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(originally published to Helium writing site, now gone)

Microchip implant technology as a way of identifying animals has been available since the 1980s. A microchip slightly larger than a grain of rice is implanted under a pet’s skin to give it a unique identification code similar to a person’s social security code, a motor vehicle’s registration number, or an ISBN number of a published book. A special reader or scanner picks up the identifying data from the microchip. An implant can often be felt under the skin or a dog or cat.

The advantages of having a pet microchipped are many. Perhaps most importantly, a microchip facilitates prompt return of a lost pet to its owners, preventing the heartache that can occur when a pet is missing for a prolonged period and not knowing if it has found a home, is hungry and thirsty, or has been hit by a motor vehicle and is lying injured or dead somewhere. A microchip may eliminate the need for a costly search for a lost pet and may also help resolve ownership disputes.

In the United States, one in five dogs are lost or stolen each year. A pet with a microchip is more likely to be saved from becoming part of animal research or dog fights, or being used for its fur or as food for humans and animals. Another major advantage of microchips is the time and money saved by animal shelters having to accommodate and feed pets and to find them a new home. Overcrowding in shelters is eased and animals are less likely to be put down.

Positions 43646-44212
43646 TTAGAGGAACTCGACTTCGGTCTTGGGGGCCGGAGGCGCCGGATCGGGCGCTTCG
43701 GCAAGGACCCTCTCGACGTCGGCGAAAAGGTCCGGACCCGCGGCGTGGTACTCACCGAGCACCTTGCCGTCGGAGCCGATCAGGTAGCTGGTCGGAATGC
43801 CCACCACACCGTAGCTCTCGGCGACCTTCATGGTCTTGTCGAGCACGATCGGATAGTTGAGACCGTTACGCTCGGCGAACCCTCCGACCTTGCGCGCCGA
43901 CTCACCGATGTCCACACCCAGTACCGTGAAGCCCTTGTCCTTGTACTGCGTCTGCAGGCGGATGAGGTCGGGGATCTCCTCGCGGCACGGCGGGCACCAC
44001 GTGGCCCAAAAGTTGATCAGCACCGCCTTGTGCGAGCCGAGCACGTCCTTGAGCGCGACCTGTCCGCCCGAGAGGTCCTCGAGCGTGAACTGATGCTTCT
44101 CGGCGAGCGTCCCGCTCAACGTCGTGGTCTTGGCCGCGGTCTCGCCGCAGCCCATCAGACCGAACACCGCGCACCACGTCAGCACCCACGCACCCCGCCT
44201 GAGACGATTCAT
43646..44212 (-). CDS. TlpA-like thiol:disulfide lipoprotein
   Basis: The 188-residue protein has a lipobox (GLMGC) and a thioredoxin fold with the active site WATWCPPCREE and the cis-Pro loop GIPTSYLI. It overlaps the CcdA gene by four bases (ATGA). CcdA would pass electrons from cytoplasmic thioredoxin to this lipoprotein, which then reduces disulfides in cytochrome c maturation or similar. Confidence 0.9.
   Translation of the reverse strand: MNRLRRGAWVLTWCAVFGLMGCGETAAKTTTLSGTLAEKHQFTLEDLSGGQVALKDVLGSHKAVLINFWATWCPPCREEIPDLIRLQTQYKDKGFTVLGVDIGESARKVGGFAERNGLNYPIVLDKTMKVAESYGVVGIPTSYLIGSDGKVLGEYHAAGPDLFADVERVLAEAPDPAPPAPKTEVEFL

Pets go through a simple and painless procedure to have a microchip inserted. First, a pet is scanned for an existing implant. A single-use syringe injects the microchip just under the skin on the back of the neck between the shoulder blades. The injection is painless and over in seconds, much like our dentist’s needle before a filling, and causes the animal no stress.

Most veterinarians charge $50-60 to microchip a pet, a very small fraction of the overall cost of owning a pet. The procedure can be done at the same time as spaying or neutering. A wide range of pets are suitable for microchipping, including dogs, cats, birds, fish, mice, rabbits, ferrets, lizards and frogs as well as larger animals such as horses, goats and sheep. Even elephants and whales have been microchipped. A chip has no adverse physical or behavioral effects on an animal.

The rest of the process is easy too. A form is filled out with the owner’s and pet’s details and the chip number. The form goes to a registry keeper who records the details in their database. The keeper provides a 24 hour a day lost pets service for the life of the animal. If a pet is found and taken to an animal shelter, it will be scanned for a microchip. The recovery service is called, the chip number matched, and the pet reunited with its owner.

A microchip is easier and preferable to tattooing. Also, the advantages over collar identification only are several. Collars can fall off, can be pulled off when a dog retreats after putting its head between the palings of a fence, or can break if the dog gets involved in a fight. Some dogs won’t let you check their collars, whereas a reader can work from several yards away and around corners.

Criticisms of microchips are few. A study has found that microchips increase cancer in rats and mice. However, the rate of serious complications in dogs and cats in the United Kingdom is one in a million. Another problem currently being addressed is that many scanners can’t read at least one of the four major chip types.

Nevertheless, the benefits of microchipping far outweigh any disadvantages. A microchip gives pet owners peace of mind that if their pet is lost or stolen, the animal is far more likely to be found promptly and returned to its owners, and everyone is happy.

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